Like many others, I had an event canceled due to the circumstances surrounding COVID-19. It was to be a workshop at a local library on writing, intended for teens involved in the library’s summer reading program. In lieu of an in-person event, I produced a video instead, which the library shared on their Facebook page, and which I’ve embedded below.
I remember asking that question a lot as a kid, wondering what my favorite authors did every day. Did they write every day? Or did they spend more time doing appearances? Or was it spent doing marketing things?
From one perspective, I’m kind of a bad example of what the life of a writer is like because I still have a day job, and I’m still in college. However, I’m currently in between day jobs (I’m starting another one next Monday) and classes don’t start for two weeks, so for this week I’m a full-time writer, and I have for a while been using my days off as “Full-Time Writer Days.”
One thing to realize is that when I say being a writer, I don’t only mean being an author. In addition to writing books and stories, I also write for a few entertainment blogs, and one Christian apologetics blog, where I write about Christianity and pop culture/entertainment. So this is what my day today looks like, and it’s very similar to my other writing days.
9:30 – Share blog post (which had been, ideally, written and scheduled the night before), post on social media pages, check blog stats and book sales, add any book sales data to Excel doc.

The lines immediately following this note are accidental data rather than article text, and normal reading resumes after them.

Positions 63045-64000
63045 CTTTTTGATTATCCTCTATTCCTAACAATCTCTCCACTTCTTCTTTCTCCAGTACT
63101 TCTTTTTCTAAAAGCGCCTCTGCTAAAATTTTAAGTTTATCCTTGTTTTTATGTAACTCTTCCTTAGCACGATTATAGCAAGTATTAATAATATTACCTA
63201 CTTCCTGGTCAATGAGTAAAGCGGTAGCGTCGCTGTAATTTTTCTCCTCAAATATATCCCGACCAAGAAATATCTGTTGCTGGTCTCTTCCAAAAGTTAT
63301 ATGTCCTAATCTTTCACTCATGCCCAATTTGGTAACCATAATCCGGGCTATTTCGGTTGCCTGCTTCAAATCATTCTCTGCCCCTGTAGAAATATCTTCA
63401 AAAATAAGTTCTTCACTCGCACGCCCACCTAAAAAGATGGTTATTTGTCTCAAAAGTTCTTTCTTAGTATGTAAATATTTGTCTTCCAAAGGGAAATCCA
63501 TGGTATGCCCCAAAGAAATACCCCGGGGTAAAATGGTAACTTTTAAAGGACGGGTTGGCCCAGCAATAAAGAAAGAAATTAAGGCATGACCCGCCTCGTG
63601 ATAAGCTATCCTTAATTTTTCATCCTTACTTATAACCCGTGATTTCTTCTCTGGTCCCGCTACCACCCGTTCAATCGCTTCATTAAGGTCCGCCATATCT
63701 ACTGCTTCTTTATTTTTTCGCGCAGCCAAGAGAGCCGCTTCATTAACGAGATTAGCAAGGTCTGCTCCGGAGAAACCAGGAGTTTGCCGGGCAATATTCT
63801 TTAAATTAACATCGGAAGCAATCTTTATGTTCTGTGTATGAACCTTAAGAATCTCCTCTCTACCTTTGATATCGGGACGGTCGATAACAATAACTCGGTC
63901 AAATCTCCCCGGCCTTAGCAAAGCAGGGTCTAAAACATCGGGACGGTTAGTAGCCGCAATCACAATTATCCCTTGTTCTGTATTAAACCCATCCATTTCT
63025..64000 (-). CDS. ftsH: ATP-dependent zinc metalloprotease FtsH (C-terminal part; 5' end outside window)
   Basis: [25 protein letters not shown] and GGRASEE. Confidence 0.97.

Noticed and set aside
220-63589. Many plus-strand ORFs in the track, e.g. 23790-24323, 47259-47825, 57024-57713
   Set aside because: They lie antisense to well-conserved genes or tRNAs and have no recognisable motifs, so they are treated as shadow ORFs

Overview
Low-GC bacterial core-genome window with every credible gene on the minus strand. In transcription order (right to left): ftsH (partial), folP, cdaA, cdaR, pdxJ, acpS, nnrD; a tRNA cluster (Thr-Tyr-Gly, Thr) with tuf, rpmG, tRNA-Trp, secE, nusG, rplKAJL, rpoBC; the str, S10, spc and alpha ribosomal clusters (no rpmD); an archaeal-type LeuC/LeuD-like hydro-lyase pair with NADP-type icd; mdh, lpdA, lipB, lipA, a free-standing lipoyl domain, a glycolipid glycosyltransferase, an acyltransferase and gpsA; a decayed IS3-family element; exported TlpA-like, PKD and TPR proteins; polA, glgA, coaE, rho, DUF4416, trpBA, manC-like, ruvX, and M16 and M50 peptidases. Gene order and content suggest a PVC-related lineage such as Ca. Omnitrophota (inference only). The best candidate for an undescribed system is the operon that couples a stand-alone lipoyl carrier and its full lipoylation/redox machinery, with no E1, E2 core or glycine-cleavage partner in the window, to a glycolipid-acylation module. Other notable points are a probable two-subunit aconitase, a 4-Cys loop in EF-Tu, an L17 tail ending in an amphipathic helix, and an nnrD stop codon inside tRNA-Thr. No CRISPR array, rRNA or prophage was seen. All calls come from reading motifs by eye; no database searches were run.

10 – Write any needed blog posts. This will vary depending on what blogs I need to write for. Today I’m allowing until 11.
11 – Short story writing. I have a short story I’m expanding and will be publishing as a Kindle Single.
12 – Lunch
1 – Edit/Make changes based on suggestions from beta reader
2 – Drafting
3 – Watch/listen to/read for entertainment review on blog, comment on other blogs
4 – Drafting
This is a loose schedule, and I often break slightly from my plan, but this is a rough outline. The drafting periods aren’t always set for a particular project. I have two projects that I’m planning on drafting today. I like to split up the heavy writing periods, and I recommend that unless you’re purposefully speed writing, which some people do, and I’ve done periods of myself. If I’m hitting writer’s block, then I will usually plan my writing periods for later, because I get most of my ideas at night. Some of the best writing I’ve done has been at around midnight. But right now, I’m lacking more on writing diligence than ideas to flesh out.